Can we take a moment to realise how dependent we are on the Internet? Did you realise how detrimental it can be on your real life?
When was the last time you were on Google?
To look for answers to those questions for instance:
‘Oh I have a leak in my fridge, what should I cook with it? Let’s Google it!’
‘How do we properly install this car seat? Let’s check it out online.’
‘Baby is teething very badly, what natural remedies can I give him?’
While it is undeniably true that Internet eased our life in many ways, it also made us profoundly asocial.
Am I the only one who thinks the word social is unsuited to the terms social media, social networking?
Social media/networking form a world that is apart from the reality. You mostly exchange with people you typically don’t see on your daily life.
I often receive friend requests on Facebook from people I never met in real life. That’s scary by the way. Why on earth would I accept your request when I never ever even run into you in the grocery store? Some people are in a number of friends on Facebook contest. They are very proud of their growing number of Facebook friends; some count more than 1,000 friends. I wonder how they interact. By the time they finished scrolling down their news feed, it must be noon and if they feel like commenting people’s posts, they would disconnect only when it’s time to go to bed. Oh wait a quick post to wish good night before I turn the light.
I use Facebook to keep in touch with friends I met who live in another country than me. We don’t need to post on each other’s page, to comment under our posts every day to see how well they are doing. Internet broke down borders and enables family members living on the opposite part of the globe to see each other and it’s tremendous. Thanks Skype and Facetime!
Okay now you must be asking, what’s the point?
Before I lose you, here is the point.
People are more social online than I real life. I remember a colleague answering me ‘Google is your friend’ to an IT question. The same colleague would be giving advice on an IT forum…
You should feel proud that someone asks you a question and not being annoyed. This means this person knows you have the answer, he trusts you are skilled enough to help him.
But no matter the question, people would expect you to just Google it by yourself. I am not a child who needs to be led by the hand. But sometimes, I like to interact with people so I’d rather ask than doing my own research.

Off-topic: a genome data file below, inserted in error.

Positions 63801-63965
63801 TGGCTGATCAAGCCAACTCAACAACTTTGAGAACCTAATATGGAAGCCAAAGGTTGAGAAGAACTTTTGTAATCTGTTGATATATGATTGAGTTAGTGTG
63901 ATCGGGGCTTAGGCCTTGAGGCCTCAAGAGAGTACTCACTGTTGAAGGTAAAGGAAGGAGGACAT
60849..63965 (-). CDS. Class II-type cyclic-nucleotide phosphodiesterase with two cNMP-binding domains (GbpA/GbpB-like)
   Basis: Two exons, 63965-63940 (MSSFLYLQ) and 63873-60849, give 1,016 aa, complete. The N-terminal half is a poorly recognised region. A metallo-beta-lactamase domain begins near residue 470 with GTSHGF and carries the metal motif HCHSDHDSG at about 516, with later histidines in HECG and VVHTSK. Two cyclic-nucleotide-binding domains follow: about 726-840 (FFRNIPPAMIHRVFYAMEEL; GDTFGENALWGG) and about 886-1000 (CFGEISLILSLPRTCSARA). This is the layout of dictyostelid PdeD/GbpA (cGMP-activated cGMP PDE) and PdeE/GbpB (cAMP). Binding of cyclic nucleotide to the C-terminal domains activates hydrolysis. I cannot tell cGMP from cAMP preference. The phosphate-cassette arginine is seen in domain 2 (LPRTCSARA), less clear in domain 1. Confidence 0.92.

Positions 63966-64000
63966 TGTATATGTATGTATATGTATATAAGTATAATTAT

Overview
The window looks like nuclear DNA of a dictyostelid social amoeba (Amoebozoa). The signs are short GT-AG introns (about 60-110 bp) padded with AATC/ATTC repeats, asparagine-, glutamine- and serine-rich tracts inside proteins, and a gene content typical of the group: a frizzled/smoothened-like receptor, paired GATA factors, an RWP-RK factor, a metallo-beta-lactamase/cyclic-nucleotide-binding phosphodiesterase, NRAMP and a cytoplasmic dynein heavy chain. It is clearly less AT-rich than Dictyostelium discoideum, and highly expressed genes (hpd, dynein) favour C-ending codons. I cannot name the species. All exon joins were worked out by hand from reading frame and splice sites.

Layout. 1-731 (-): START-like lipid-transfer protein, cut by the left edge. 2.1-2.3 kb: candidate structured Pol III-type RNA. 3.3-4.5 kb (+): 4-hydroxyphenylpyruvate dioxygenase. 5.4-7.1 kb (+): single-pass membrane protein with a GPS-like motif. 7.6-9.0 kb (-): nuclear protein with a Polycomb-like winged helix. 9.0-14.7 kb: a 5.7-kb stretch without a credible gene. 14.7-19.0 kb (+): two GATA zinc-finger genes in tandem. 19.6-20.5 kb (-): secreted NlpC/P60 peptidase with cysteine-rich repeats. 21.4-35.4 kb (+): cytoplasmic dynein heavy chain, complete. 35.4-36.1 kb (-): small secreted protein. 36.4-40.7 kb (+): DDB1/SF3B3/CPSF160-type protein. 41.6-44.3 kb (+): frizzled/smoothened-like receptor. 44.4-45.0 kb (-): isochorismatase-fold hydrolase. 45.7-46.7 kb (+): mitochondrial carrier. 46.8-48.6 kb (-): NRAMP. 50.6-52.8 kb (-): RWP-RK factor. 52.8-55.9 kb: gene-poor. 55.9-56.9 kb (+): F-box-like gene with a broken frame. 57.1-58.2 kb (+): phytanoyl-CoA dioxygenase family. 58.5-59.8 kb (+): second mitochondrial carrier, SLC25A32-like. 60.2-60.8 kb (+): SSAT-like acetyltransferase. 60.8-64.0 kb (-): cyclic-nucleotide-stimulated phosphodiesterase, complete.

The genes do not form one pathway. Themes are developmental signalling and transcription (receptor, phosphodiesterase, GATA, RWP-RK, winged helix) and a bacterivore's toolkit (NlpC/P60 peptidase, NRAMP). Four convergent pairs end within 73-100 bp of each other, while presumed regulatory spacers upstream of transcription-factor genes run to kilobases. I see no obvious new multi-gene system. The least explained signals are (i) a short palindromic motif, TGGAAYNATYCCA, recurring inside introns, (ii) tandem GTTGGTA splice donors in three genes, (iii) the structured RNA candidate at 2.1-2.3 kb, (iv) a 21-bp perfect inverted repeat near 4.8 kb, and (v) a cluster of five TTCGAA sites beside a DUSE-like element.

As you may know, we currently live in a foreign country where my husband works.
We really feel lucky to have the opportunity to live in a country that is not ours, with a different culture, way of living and mind-set. We feel blessed as we truly learn so much from the others.
There are however drawbacks too; the main one being the language barrier. Luckily, I met welcoming and very helpful people who would always offer to translate something for me, to take me to places to get what I need.
But yesterday, we received a three pages PDF document on our mums Whatsapp group, all in Spanish – too bad, I studied German! I knew it would take time for me trying to understand. So I asked if someone could quickly tell me what it is about. Here is what one of them answered:
Ooooh Lu! You can use Cambridge free dictionary!
My first reaction was ‘If what you have to say is not better than the silence, then just shut the f**k up!’ Let me allow slightly changing the quote from Confucius to adapt it to the circumstances. He would not be offended I guess…
It would take a Spanish speaking person two minutes to read it and 30 seconds to type what it roughly says. Whereas it would have taken me two hours! I didn’t ask to translate it for me!
It was tactless and rude.
Downloading a dictionary app on your smartphone is the first bullet of your survival checklist. Then comes Waze.
Let’s be supportive to each other, both online and offline. Let’s be social in real life first, let’s not put the cart before the horse, will you? Life is hard enough, we don’t need to shoot ourselves in the foot. And I am sure you’d appreciate a little help, no matter if you were living in a foreign country or not.